In December 2012, Mohamed Hashi said he was convinced the US was implicated in his son’s detention. He was quickly proven correct. The Friday before Christmas 2012, Hashi reappeared thousands of miles away from Djibouti in a Manhattan courtroom. Alongside him were the two Somali-Swedes with whom he had escaped al Shabaab. The men had been hooded, put on a flight to New York with no extradition process, and held in secret detention in Manhattan for more than five weeks. They were accused, amongst other things, of participating in ‘an elite al Shabaab suicide bomber program’.
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Hashi had become part of an emerging trend in US counter-terrorism. Over the past three years, a series of terrorism suspects have been quietly brought to New York from around the world to face jury trials instead of military tribunals; Abu Ghaith is the highest-profile of them to date.
If convicted, Hashi faces a mandatory minimum sentence of 30 years in prison, and a maximum of life. A previous attorney urged Hashi to plead guilty in return for a 35-year sentence.
In a 2011 report to the UN General Assembly on the use of solitary confinement worldwide, Mendez drew attention to the psychological harm that the practice wreaks on inmates. ‘Solitary confinement reduces meaningful social contact to an absolute minimum. The level of social stimulus that results is insufficient for the individual to remain in a reasonable state of mental health.’
Without human contact, he wrote, ‘individuals soon become incapable of maintaining an adequate state of alertness and attention to their environment. Indeed, even a few days of solitary confinement will shift an individual’s brain activity towards an abnormal pattern characteristic of stupor and delirium.’
In the case of Hashi and his co-defendants, the government has repeatedly filed exclusions to ‘speedy trial time’ laws, which stipulate that a defendant should face trial within 70 days of being incarcerated.
‘I’ve seen cases in which people are held in solitary confinement for three or four years, and then they either go to trial or they plead [guilty] — mostly, they plead,’ Mendez said. ‘And it seems to me that’s a coercive practice; it violates not only the right to be free from cruel, inhuman, and degrading treatment, but also due-process rights in trial.’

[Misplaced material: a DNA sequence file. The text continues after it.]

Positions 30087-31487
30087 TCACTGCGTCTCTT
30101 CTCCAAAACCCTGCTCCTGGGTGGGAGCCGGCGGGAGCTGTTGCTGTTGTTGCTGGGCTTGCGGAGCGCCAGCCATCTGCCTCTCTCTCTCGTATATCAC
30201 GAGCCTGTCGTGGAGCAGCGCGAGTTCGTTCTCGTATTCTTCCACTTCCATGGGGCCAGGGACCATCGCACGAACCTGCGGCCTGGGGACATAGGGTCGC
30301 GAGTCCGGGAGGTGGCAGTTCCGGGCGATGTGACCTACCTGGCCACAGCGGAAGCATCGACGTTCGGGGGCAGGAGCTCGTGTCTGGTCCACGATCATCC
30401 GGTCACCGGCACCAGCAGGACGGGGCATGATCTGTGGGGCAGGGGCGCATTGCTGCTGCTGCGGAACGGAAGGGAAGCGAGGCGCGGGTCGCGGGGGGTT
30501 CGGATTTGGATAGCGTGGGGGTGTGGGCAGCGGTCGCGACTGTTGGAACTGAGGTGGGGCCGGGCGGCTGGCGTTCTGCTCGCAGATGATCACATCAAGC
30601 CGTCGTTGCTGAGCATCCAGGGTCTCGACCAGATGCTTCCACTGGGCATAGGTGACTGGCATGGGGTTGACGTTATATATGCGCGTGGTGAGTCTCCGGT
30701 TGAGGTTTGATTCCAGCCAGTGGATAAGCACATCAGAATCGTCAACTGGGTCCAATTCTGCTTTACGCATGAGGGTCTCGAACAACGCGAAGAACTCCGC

Mohamed Hashi tells us that his son has been ‘under pressure’ to plead guilty.
‘It’s like they want to demoralize him,’ his father says. ‘If you’re left locked in a room, 23 hours a day, knowing nothing about what’s going on, obviously you will give up, life will have no meaning to you.’
A spokesman for the Federal Bureau of Prisons said: ‘While I can’t comment on the conditions of confinement for a particular inmate, I can tell you that the conditions imposed in a particular case are dictated by the inmate’s unique safety and security needs.’ The Department of Justice did not respond to a request for comment.
When he speaks to his son during a brief monthly phone call that he believes is actively monitored, Mohamed says his son is in ‘high spirits’. But he fears for Mahdi’s wellbeing. ‘Sometimes I’m afraid he might go mental.’
Mohamed believes that his son’s incarceration alongside such high-profile suspects as Abu Hamza and Abu Ghaith is part of a tactic to change perception of him. ‘They want to convince everybody that this young boy is a big terrorist.’
Mendez says that even if Hashi is eventually convicted as a terrorist, conditions such as the ones the 24-year-old currently faces are a breach of his human rights. ‘We don’t recognise the [human] rights of … only those people who we think are OK. We have to recognise them even of our own worst enemies,’ he says. ‘And so it’s appropriate to arrest them, to hold them, to try them, and to give them very long sentences for what they have done. But it’s not appropriate to deprive them of basic, fundamental rights.’
After fighting the removal of his citizenship for three years, Minh Pham’s case is heard by highest court.